Battle Captain. The battle captain supervises the ACE analysis, target nomination, collection management, technical control, and dissemination operations during his shift. As a key leader within the ACE, the battle captain ensures subordinate supervisors and analysts are focused on the commander's PIR and synchronized with the command's operations. He accomplishes his duties by retaining personal mobility within the ACE, communicating with ACE personnel and other staff elements, and maintaining situational awareness within the ACE. His ability to move freely within the ACE helps him to focus the ACE and apply his knowledge and experience where it can be most beneficial.

All-Source Intelligence Section Chief. The all-source intelligence section chief oversees the all-source intelligence fusion, target nomination, collection management, and dissemination responsibilities of the ACE. He coordinates the efforts of his section with other elements such as the engineer terrain team and the Air Force weather team. During operations, the section chief serves as a shift supervisor and, in that capacity, is referred to as the ACE battle captain.

Technical Control and Processing Section Chief. The technical control and processing section chief supervises single-discipline intelligence production and technical supped to SIGINT and EW operations. He works closely with the all-source intelligence section to maintain situational awareness and to ensure availability of single-discipline products and technical support. During operations, the section chief serves as a shift supervisor on the shift opposite the all-source intelligence section chief and executes those battle captain duties described above.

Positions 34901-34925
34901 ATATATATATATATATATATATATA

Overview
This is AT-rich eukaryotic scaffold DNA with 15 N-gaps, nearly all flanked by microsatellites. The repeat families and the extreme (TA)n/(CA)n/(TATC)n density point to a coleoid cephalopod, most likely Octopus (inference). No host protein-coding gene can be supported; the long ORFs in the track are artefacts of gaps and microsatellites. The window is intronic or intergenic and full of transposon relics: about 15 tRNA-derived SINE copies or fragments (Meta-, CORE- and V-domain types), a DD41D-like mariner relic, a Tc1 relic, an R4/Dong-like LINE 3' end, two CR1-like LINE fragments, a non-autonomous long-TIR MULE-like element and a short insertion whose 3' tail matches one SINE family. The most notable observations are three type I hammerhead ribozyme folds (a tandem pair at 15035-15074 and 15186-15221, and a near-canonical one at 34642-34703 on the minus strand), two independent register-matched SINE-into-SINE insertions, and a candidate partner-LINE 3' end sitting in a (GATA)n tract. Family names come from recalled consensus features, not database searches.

See FM 34-3 and FM 34-130 for additional information on analysis and IPB.


Key players in IEW support to targeting and target development are the G2 (S2), the FAIO, and the EWO. Supported by the ACE target nomination team, they work with other ACE sections and staff elements of the command to support the targeting process. Interaction by the ACE with the fire support cell and deep operations coordination cell (DOCC) is essential to effective IEW support to targeting for both lethal and nonlethal fires.

G2 (S2). As a member of the targeting team, the G2 (S2) or his representative uses intelligence, particularly IPB products, to identify decisive points and enemy high-value targets (HVTs). These HVTs are reduced during the targeting process shown in Figure 2-4 to a set of high-payoff targets (HPTs). The G2 (S2) works with the G3 (S3) and fire support officer (FSO) to develop a BDA methodology that evaluates the success of the commander's operational and targeting actions. He advises the commander and FSO on the capability of IEW assets to acquire and track HPTs as well as evaluate battle damage information on HPTs previously designated as PIR.

Field Artillery Intelligence Officer. The FAIO is an important liaison between the ACE and the fire support cell. He provides the ACE with a detailed understanding of the targeting process, attack system information requirements and target acquisition system capabilities. The FAIO works with the ACE to develop an intelligence collection plan that supports targeting and BDA related PIR. During operations, the FAIO helps the ACE identify and nominate potential targets to the fire support cell.